When you major in English or Creative Writing, you choose one of the most versatile and adaptable fields of study at York. Our majors gain an appreciation for the power of the written word in a multiplicity of forms, and for literature’s engagement with a range of political, ethical, environmental, and historical concerns, as well as with other media, such as the visual and dramatic arts. They learn how to write eloquently and persuasively, and to approach texts with an editorial eye. They also develop the key skills and qualities that, according to a recent survey, over 90% of employers say they look for in job candidates: a demonstrated ability to “think critically, communicate clearly, and solve complex problems,” and to exercise “ethical judgment” and “intercultural” awareness (AACU Employer Priorities Survey, 2013).
Our English majors have found successful careers in a wide range of fields across Canada. They’re applying the skills they developed here at York to their work as journalists for the major news outlets, as communications and marketing directors for companies large and small, in governmental positions at the local, provincial, and federal levels, and as directors of non-profit and outreach organizations.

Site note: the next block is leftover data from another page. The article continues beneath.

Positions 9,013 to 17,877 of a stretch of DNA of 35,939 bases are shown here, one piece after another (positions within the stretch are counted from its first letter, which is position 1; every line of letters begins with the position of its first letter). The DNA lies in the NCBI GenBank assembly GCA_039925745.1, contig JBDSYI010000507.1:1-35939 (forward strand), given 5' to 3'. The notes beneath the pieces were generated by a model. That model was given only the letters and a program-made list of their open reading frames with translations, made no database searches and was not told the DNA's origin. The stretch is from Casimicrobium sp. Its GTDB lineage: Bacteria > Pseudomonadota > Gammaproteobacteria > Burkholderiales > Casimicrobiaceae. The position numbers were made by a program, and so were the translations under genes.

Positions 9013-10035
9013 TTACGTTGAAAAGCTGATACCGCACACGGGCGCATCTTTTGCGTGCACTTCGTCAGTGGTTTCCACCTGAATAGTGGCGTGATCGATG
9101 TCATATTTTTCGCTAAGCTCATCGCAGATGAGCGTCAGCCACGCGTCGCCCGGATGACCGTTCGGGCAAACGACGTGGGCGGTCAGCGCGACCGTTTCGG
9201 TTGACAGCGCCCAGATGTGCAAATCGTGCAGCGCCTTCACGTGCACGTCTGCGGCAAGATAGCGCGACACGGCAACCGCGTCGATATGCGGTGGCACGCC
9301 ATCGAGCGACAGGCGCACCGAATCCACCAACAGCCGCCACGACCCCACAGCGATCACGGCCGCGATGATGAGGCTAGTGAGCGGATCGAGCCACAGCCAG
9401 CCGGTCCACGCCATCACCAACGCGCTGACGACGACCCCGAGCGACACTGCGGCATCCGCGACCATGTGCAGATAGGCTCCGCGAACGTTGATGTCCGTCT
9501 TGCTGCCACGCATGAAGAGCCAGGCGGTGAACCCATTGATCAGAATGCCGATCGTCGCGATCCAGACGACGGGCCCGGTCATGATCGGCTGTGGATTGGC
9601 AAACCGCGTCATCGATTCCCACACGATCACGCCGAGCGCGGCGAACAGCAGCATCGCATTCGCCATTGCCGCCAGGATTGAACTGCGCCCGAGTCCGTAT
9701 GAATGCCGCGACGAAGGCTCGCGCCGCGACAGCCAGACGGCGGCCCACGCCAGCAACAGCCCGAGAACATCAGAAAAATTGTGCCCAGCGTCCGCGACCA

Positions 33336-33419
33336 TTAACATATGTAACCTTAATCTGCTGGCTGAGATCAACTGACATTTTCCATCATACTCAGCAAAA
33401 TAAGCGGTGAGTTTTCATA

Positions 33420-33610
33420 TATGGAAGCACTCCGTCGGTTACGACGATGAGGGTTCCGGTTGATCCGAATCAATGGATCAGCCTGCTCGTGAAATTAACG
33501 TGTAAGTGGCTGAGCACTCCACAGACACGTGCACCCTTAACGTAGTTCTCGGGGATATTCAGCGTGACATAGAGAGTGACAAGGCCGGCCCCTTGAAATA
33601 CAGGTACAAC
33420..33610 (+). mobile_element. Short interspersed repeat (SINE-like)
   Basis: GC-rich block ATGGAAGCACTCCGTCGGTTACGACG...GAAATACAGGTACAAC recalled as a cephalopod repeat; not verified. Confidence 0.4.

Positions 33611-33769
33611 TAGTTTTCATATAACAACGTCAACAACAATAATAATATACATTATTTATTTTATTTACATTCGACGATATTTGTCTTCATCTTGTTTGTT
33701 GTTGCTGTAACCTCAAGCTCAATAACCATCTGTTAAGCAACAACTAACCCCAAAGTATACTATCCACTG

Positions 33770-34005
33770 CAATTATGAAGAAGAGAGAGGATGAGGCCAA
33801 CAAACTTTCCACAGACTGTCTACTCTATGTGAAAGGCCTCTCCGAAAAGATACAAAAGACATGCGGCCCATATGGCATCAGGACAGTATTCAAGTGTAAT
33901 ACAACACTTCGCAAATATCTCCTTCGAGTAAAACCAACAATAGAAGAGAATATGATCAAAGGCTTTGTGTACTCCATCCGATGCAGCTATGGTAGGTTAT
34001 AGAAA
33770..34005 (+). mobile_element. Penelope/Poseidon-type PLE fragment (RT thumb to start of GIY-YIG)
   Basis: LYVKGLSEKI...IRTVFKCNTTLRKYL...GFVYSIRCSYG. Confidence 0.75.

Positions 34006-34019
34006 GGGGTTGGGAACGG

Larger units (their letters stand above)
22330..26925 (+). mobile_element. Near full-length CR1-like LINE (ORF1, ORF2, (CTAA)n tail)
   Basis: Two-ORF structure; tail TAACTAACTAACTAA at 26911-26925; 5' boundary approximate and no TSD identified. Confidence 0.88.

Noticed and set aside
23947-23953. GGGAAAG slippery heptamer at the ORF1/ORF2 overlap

Creative Writing Majors
Our Creative Writing majors have gone on to become finalists for or winners of almost every major Canadian literary award, including the Governor General's Award, the Scotia Bank Giller Prize, and the Griffin Poetry Prize. They find work in a wide variety of text-based environments, including as writers, content developers, editors, and publishers. The arts comprises one of the biggest industries of the Canadian economy, and the books and publishing sector is the largest of the Canadian arts sectors.
Why employers love English majors
English majors' critical thinking, problem solving and effective communication skills are valued in the workplace. Read this article from The Muse to discover the other benefits of an English degree.
How English Majors Win the Salary Race
We know that the personal rewards of literary study last a lifetime, but new studies show that those long-lasting benefits extend to the workplace, too. Read this article from the New York Times to learn more
Publishing & Editing